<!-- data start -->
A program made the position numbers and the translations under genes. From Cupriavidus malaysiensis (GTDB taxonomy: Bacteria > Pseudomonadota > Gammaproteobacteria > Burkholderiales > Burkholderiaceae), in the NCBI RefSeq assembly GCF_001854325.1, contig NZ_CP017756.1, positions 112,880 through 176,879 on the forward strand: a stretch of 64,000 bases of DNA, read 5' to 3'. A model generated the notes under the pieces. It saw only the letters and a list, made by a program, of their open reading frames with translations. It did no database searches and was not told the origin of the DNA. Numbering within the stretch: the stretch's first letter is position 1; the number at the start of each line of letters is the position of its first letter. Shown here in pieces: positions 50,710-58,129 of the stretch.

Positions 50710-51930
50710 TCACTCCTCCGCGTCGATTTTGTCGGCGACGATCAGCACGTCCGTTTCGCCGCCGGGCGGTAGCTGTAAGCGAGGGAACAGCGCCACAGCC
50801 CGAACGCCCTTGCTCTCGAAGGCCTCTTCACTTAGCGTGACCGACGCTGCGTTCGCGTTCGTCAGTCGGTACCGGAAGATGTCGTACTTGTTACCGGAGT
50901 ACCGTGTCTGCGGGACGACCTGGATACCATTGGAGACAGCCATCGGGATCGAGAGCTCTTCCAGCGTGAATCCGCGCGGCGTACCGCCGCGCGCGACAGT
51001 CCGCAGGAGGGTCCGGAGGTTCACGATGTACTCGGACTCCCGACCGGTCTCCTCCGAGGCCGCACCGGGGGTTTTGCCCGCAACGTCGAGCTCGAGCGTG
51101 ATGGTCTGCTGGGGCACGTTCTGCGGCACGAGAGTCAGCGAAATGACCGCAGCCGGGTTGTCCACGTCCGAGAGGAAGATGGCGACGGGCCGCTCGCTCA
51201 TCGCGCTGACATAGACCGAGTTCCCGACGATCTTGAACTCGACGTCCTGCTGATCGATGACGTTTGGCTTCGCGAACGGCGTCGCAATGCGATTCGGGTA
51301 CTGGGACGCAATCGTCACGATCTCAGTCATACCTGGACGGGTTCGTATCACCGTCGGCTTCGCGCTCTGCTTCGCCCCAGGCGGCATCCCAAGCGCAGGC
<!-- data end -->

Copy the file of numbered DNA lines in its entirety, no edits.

A program made the position numbers and the translations under genes. From Cupriavidus malaysiensis (GTDB taxonomy: Bacteria > Pseudomonadota > Gammaproteobacteria > Burkholderiales > Burkholderiaceae), in the NCBI RefSeq assembly GCF_001854325.1, contig NZ_CP017756.1, positions 112,880 through 176,879 on the forward strand: a stretch of 64,000 bases of DNA, read 5' to 3'. A model generated the notes under the pieces. It saw only the letters and a list, made by a program, of their open reading frames with translations. It did no database searches and was not told the origin of the DNA. Numbering within the stretch: the stretch's first letter is position 1; the number at the start of each line of letters is the position of its first letter. Shown here in pieces: positions 50,710-58,129 of the stretch.

Positions 50710-51930
50710 TCACTCCTCCGCGTCGATTTTGTCGGCGACGATCAGCACGTCCGTTTCGCCGCCGGGCGGTAGCTGTAAGCGAGGGAACAGCGCCACAGCC
50801 CGAACGCCCTTGCTCTCGAAGGCCTCTTCACTTAGCGTGACCGACGCTGCGTTCGCGTTCGTCAGTCGGTACCGGAAGATGTCGTACTTGTTACCGGAGT
50901 ACCGTGTCTGCGGGACGACCTGGATACCATTGGAGACAGCCATCGGGATCGAGAGCTCTTCCAGCGTGAATCCGCGCGGCGTACCGCCGCGCGCGACAGT
51001 CCGCAGGAGGGTCCGGAGGTTCACGATGTACTCGGACTCCCGACCGGTCTCCTCCGAGGCCGCACCGGGGGTTTTGCCCGCAACGTCGAGCTCGAGCGTG
51101 ATGGTCTGCTGGGGCACGTTCTGCGGCACGAGAGTCAGCGAAATGACCGCAGCCGGGTTGTCCACGTCCGAGAGGAAGATGGCGACGGGCCGCTCGCTCA
51201 TCGCGCTGACATAGACCGAGTTCCCGACGATCTTGAACTCGACGTCCTGCTGATCGATGACGTTTGGCTTCGCGAACGGCGTCGCAATGCGATTCGGGTA
51301 CTGGGACGCAATCGTCACGATCTCAGTCATACCTGGACGGGTTCGTATCACCGTCGGCTTCGCGCTCTGCTTCGCCCCAGGCGGCATCCCAAGCGCAGGC